The postie has been a fount of book bountifulness this week, bless him. I think, therefore, it is worth letting you know what is sat here on the mantelpiece waiting to be read over the coming weeks:
In fiction, I'm excited to note that Tom McCarthy's new novel, Men in Space, due out in September, has landed. I'll be interviewing Tom about his latest book around the time of publication. In addition, a couple of good classics have also arrived: Flaubert's Madame Bovary, in the Penguin Red Classics range, with -- don't you know! -- a cover design by Manolo Blahnik (him of the shoes); a new translation of the classic that inspired Roland Barthes' seminal S/Z, Balzac's Sarrasine (from Hesperus); and Hermann Hesse's The Journey to the East (from Peter Owen).
In politics, Murphy and Mustapha's The Philosophy of Antonio Negri: Revolution in Theory - Volume 2 is out now, as is Robert Albritton's Economics Transformed: Discovering the Brilliance of Marx. Patrick Cockburn's The Occupation: War and Resistance in Iraq (Verso) has a new edition coming out in September. In On the Brink (Politico's), Tyler Drumheller a "former CIA chief" exposes "how intelligence was distorted in the build-up to the war in Iraq."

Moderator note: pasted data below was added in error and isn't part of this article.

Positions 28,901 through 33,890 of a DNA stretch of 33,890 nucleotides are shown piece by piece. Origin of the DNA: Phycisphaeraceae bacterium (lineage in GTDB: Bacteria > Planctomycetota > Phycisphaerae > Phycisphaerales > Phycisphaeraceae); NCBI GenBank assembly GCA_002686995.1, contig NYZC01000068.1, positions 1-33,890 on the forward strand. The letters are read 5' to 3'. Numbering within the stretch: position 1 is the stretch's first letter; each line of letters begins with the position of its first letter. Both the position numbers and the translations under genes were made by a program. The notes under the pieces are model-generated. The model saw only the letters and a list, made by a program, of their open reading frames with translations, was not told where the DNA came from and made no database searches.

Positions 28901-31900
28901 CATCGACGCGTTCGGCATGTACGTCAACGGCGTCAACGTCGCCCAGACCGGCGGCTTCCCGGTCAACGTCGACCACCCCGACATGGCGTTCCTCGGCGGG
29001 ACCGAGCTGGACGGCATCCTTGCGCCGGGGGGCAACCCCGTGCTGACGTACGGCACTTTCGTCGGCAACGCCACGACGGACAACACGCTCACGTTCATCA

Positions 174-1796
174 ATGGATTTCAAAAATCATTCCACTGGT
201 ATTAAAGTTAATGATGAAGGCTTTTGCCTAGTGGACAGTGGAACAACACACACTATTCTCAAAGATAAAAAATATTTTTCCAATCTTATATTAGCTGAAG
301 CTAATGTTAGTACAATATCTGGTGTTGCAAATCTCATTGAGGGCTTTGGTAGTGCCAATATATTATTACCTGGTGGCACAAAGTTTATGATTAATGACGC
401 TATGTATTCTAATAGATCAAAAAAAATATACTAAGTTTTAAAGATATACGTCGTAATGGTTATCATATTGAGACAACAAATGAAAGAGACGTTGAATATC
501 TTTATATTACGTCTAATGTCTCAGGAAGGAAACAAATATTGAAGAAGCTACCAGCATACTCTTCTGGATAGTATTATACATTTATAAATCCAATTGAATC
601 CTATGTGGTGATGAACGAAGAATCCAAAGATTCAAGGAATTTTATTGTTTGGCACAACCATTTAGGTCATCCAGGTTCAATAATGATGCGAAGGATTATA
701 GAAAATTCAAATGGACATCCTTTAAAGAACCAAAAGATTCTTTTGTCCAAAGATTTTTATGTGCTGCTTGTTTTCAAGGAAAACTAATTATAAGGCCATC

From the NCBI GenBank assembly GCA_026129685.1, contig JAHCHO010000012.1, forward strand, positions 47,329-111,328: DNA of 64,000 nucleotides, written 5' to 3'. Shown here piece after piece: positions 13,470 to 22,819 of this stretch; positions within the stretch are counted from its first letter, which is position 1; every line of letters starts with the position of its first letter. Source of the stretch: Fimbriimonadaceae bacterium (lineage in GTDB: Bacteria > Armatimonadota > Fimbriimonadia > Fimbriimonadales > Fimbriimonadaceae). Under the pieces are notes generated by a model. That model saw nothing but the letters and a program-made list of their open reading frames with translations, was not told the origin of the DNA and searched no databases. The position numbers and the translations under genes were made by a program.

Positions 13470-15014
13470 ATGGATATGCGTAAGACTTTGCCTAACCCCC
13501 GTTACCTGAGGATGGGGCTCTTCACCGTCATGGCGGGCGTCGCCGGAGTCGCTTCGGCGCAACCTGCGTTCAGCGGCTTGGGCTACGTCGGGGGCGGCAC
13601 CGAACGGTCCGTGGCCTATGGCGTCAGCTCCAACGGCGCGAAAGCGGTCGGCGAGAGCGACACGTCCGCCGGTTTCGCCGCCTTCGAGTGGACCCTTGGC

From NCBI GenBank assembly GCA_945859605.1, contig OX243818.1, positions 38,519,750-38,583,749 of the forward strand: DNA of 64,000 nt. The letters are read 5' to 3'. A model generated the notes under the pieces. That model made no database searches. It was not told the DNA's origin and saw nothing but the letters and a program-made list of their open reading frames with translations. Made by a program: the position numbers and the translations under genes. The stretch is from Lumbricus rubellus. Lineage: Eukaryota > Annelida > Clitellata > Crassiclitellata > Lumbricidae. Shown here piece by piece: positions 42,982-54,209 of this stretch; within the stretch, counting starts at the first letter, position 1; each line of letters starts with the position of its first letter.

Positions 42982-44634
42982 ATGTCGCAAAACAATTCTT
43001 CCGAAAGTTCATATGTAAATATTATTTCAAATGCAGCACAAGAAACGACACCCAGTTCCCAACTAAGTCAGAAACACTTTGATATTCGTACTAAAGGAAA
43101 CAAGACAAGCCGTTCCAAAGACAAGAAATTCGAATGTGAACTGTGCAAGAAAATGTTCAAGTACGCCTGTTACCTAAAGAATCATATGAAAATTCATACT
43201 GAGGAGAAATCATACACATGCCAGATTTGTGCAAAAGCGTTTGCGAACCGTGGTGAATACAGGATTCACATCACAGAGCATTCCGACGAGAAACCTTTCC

In philosophy, author William Allen has been kind enough to send me his Ellipsis: Of Poetry and the Experience of Language after Heidegger, Hölderlin, and Blanchot which looks great. More on this anon.
In art, three titles from Thames & Hudson are noteworthy: Andréa Lauterwein's Anselm Kiefer / Paul Celan: Myth, Mourning and Memory, Francis Bacon: The Violence of the Real, edited by Armin Zweite and Maria Müller and, as I've already mentioned and am currently thoroughly enjoying, Linda Nochlin's essays on Courbet.